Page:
Concert goers who have ringing in their ears are concerned about whether the ringing will go away on its own.

The ringing just won’t subside. It’s been more than two days and you can still hear that unpleasant ringing in your ears. You know the noise is tinnitus, but you’re beginning to question just how long lasting tinnitus normally is.

Tinnitus can be caused by injury to the stereocilia inside your ears (the air vibrations which your ears convert into sound, are sensed by these tiny hairs). Usually, too much excessively loud sound is the cause. That’s why you notice tinnitus most often after, as an example, going to a concert, spending time in a loud restaurant, or sitting next to a roaring jet engine while you’re taking a trip.

Under Normal Circumstances, How Long Will Tinnitus Persist?

Tinnitus can’t be cured. But that doesn’t mean it won’t ever go away. There will be a large number of factors that will establish how long your tinnitus will last, such as the primary cause of your tinnitus and your general hearing health.

But if you notice your ears buzzing after a noisy day of traveling, you can normally expect your tinnitus to fade away in a day or two. 16 to 48 hours typically is how long tinnitus will persist. But in some cases, symptoms can last as much as a couple of weeks. Additional exposure to loud sounds could also cause tinnitus to flare up again, effectively resetting the clock.

It’s usually recommended that you see a specialist if your tinnitus persists and specifically if your tinnitus is detracting from your quality of life.

What Causes Lasting Tinnitus?

Tinnitus is normally temporary. But in some cases it can be irreversible. When the cause is not mundane that’s particularly true either with respect to origin or in terms of intensity. Some examples are as follows:

  • Traumatic Brain Injury (TBI): The brain is where the majority of sound is processed. When those processors begin to misfire, due to traumatic brain trauma, tinnitus can be the result.
  • Hearing Impairment: Often, tinnitus and hearing loss are joined at the hip. So you could end up with permanent tinnitus regardless of the cause of your hearing loss.
  • Repeated exposure: If your ears are ringing after one rock concert, imagine how they’ll feel after several rock concerts a week or if you’re a musician who plays live shows and practices all day. Continued exposure to loud sounds can lead to irreversible hearing damage, tinnitus included.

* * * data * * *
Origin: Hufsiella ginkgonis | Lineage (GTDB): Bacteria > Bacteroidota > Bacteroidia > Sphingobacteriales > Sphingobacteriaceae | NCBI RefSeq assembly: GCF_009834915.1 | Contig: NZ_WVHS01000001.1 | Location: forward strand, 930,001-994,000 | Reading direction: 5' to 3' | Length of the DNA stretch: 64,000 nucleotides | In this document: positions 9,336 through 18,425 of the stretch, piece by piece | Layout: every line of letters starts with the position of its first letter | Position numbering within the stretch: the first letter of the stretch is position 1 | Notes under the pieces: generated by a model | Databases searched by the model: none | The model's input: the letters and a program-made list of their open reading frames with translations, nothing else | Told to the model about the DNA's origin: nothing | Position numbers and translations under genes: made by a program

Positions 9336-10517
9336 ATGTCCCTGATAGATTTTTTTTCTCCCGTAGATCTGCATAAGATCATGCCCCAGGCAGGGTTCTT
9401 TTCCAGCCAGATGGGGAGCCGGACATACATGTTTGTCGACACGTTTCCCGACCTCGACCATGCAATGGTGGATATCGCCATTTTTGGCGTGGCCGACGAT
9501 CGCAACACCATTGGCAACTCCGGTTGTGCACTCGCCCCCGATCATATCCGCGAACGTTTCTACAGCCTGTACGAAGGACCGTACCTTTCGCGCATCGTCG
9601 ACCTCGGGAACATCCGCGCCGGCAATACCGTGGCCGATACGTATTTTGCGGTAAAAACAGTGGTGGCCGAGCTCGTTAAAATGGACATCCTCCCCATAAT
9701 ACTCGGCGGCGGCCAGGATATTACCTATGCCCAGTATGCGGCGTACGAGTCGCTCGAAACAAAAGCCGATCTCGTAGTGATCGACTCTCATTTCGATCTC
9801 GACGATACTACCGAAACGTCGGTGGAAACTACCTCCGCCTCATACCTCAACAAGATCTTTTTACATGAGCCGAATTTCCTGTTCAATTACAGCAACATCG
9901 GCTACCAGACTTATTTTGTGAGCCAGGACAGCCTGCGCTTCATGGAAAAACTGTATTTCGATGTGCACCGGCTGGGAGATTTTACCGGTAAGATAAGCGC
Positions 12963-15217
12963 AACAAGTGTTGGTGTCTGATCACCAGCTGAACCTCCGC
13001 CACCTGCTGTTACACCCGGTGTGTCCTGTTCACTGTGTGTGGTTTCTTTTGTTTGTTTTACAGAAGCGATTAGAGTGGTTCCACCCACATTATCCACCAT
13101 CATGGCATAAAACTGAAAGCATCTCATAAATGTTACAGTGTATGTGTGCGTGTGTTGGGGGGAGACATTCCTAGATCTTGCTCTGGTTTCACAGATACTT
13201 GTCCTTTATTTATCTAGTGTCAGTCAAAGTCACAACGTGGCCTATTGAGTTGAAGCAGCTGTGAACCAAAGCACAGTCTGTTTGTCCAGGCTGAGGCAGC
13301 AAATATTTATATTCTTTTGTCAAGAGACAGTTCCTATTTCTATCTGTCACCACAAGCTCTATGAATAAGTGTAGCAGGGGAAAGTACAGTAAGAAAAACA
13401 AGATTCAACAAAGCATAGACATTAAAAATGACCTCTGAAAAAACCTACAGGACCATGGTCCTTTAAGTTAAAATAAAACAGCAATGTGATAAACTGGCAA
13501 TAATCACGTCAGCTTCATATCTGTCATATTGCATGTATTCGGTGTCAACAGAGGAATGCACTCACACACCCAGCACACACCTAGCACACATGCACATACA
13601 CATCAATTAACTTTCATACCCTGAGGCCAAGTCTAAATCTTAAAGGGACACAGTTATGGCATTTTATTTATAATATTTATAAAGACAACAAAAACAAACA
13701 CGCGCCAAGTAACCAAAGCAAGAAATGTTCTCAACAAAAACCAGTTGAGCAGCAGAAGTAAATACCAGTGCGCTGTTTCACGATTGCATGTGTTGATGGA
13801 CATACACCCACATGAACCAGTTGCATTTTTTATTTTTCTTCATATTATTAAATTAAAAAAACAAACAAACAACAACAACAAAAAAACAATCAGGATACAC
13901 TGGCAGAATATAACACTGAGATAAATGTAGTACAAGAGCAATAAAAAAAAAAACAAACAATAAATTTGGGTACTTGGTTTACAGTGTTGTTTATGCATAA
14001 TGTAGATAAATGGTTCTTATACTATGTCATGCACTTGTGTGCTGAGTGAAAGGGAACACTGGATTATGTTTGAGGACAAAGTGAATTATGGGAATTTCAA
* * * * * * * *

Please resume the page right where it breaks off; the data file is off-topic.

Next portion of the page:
Short term tinnitus is far more common than lasting tinnitus. But permanent or chronic tinnitus still impacts millions of Us citizens each year.

How do You Get Your Tinnitus to Subside?

It doesn’t matter if your tinnitus is short lived or long lived, you will want to get relief as quickly as possible. There is no cure for tinnitus but you can do a few things to minimize the symptoms (however long they might endure):

  • Find a way to mask the sound: In some cases, using a white noise device (like a humidifier or fan) can help you drown out the noise of tinnitus and, thus, overlook the symptoms (and, you know, get a restful night’s sleep in the process).
  • Try to stay calm: Maybe it sounds a little… abstract, but higher blood pressure can result in tinnitus flare ups so staying calm can help keep your tinnitus at bay.
  • Steer clear of loud noises. Your symptoms may be prolonged or might become more severe if you continue to expose yourself to loud noises such as rock concerts or a jet engine.
  • Wear earplugs (or earmuffs): The next step, if you can’t keep away from loud situations, is to use ear protection. (And, really, you should be protecting your ears whether you have tinnitus or not.)

Sadly, none of these methods will cure permanent tinnitus. But decreasing and controlling your symptoms can be just as important.

How Long Before Your Tinnitus Goes Away?

In most circumstances, though, your tinnitus will go away without you needing to do anything about it. Your hearing should go back to normal within 16 to 48 hours. Nevertheless, if your tinnitus lingers, you’ll want to find a solution. The sooner you discover a treatment that is effective, the sooner you can experience relief. If you think you have hearing loss (which is commonly associated with tinnitus) you should get your hearing examined.

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The site information is for educational and informational purposes only and does not constitute medical advice. To receive personalized advice or treatment, schedule an appointment.
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